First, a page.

Link About It: This Week's Picks
Link About It: This Week's Picks
Reimagined classic paintings, a cure for the common cold, portraits of Jamaica's Gully Queens and more
1. Japanese Robots Capable of Building a Moon Colony
Japanese start-up ispace has a lunar rover in flight-ready form. It's an 8.3-pound machine composed of a durable carbon-fiber body, dynamic wheels and multiple cameras. The machine has been designed to stow equipment, with the end game being development of civilization on the moon. ispace believes they can populate the planet, and build a parallel society where people in spacesuits can live. They refer to it as "Moon Valley." Read more about the machine's wild development and plans for the future at Wired.
2. National Geographic's Iceberg of Plastic
"16 billion pounds of plastic ends up in the ocean each year. And that's just the tip of the iceberg," reads the June 2018 cover of National Geographic. The text is set upon Mexican artist Jorge Gamboa's clever, captivating image (titled "Iceberg Plástico," and winner of Bolivia's Biennial of Poster in 2017) of an iceberg-resembling plastic bag. Aside from the fact that it's a magazine cover worth discussing—in an age when print's place is ever under question—the cover draws further attention to the dangers of plastic and the damage upon our oceans. Radical action is required—and Nat Geo's "Planet or Plastic?" initiative is just the tip of an iceberg of activity necessary for change.
3. Photographer Tim Walker's Gully Queens Series for LGBTQ Charity
Since finding out about the prejudice against gay people in Jamaica, Tim Walker decided to photograph the country's Gully Queens for a good cause. In a 2015 survey, Jamaica's J-FLAG found that 93% of the population believed the statement "homosexuality is a sin," and because of this belief LGBTQ+ people are subject to all kinds of bad treatment. While many women suffer "corrective rape," members of the queer community in general are "disowned by family, threatened, stoned, attacked, and even shot, the Gully Queens are repeatedly evicted from spaces where they have sought refuge, and arsonists frequently set fire to their possessions." Walker has photographed portraits of Gully Queens in a way that is undeniably tender—and 30 signed prints will be available for purchase, with proceeds going to the Larry Chang Foundation which offers housing and support to homeless and at-risk members of the LGBTQ+ community in Jamaica.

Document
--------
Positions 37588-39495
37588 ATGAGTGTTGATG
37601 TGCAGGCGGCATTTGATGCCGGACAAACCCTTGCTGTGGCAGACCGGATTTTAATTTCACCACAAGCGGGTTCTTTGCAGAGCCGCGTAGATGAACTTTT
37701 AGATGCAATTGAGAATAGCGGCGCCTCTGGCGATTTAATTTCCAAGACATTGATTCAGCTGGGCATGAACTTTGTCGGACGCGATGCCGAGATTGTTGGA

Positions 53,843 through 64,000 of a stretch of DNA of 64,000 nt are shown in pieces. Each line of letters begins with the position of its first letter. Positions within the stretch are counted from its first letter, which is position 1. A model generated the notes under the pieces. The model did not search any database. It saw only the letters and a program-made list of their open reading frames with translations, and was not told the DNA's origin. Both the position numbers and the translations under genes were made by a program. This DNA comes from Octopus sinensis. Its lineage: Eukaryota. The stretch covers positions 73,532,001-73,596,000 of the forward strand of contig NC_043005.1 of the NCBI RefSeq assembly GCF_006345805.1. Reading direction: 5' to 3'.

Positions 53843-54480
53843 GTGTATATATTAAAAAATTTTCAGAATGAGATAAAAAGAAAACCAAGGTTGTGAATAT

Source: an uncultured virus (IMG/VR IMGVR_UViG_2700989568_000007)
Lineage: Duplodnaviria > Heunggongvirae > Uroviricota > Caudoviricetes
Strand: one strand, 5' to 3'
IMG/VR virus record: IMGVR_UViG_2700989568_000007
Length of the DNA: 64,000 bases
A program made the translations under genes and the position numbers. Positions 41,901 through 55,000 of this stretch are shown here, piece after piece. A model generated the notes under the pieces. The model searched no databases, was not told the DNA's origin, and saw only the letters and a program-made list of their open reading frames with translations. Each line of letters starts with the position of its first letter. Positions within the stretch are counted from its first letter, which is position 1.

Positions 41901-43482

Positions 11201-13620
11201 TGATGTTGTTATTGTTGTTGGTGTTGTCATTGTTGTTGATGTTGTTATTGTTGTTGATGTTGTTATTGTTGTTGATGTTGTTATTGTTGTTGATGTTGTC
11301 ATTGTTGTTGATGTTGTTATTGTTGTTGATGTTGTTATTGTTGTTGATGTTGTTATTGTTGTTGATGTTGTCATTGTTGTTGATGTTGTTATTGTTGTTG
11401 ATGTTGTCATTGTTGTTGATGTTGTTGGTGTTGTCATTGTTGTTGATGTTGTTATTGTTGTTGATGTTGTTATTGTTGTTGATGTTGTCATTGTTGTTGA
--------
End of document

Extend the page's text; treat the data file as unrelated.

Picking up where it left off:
4. A Cheaper, Faster and More Effective Solar Water Purifier
Researchers at the University of Buffalo have created what they believe could be a faster, cheaper and more efficient solar-powered water purifier. With some 850 million people without access to clean water, a product like this is a necessity. A reinvention, or modernization of ancient technology, the product "involves draping a sheet of carbon-dipped paper in an upside-down V. The paper's bottom edges soak up water, while the carbon coating absorbs solar energy and transforms it into heat for evaporation," according to Smithsonian Magazine. It can remove 100% of bacteria and viruses harmful to those in areas in which clean water isn't accessible. Read more at Smithsonian.
5. A Real Common Cold Cure, Perhaps
Hundreds of different viruses can trigger a cold. This has meant, for as long as we can remember, there's been nothing truly effective at reducing its duration. Now, however, researchers at Imperial College London have developed a new chemical compound that approaches cold viruses differently. Their molecule makes the human cells inhospitable for viruses, by targeting them rather than the virus. There's no timeline for the duration of trialling—but as Futurism notes, we've already waited 3,000 years for something like this. Read more there.
6. Famous Paintings Reimagined Without Their Characters
If you've ever wonder what the cafe in Edward Hopper's "Nighthawks" would look like without the customers, or "American Gothic" without the family, Ymage Works Creative Studio has reimagined many famous paintings without their characters. From "Paris Street; Rainy Day" to "Christina’s World," these digital recreations play with light and texture while attempting to capture the true landscape or interior essence. It's a fascinating, well-executed study. See all of the images at designboom.
7. Robot Chefs at Boston's Spyce Restaurant
Billed as the world's first restaurant featuring a robotic kitchen that cooks complex, customizable meals, Boston's Spyce utilizes seven automated cooking pots in place of chefs. These devices can deliver complicated, primarily vegetarian, meals in roughly three minutes. The system was developed by MIT robotics engineers, including restaurant co-founder Michael Farid. His partner happens to be Michelin-starred chef Daniel Boulud. It's worth noting that Spyce also employs multiple humans. Learn more about the restaurant's development at the Washington Post.
8. Project Trumpmore Iceberg Sculpture
To draw attention to climate change—and tongue-in-cheek recognition of President Trump's suggestion that he should be on Mount Rushmore—Finnish activist group Melting Ice is attempting to raise money for a 35 meter-high sculpture of the president on an Arctic glacier. If they achieve the €400,000 goal, several ice carvings by artists like Anssi Kousa will unite to form the project in an as-yet-announced location. The process will be live-streamed. Read more at It's Nice That.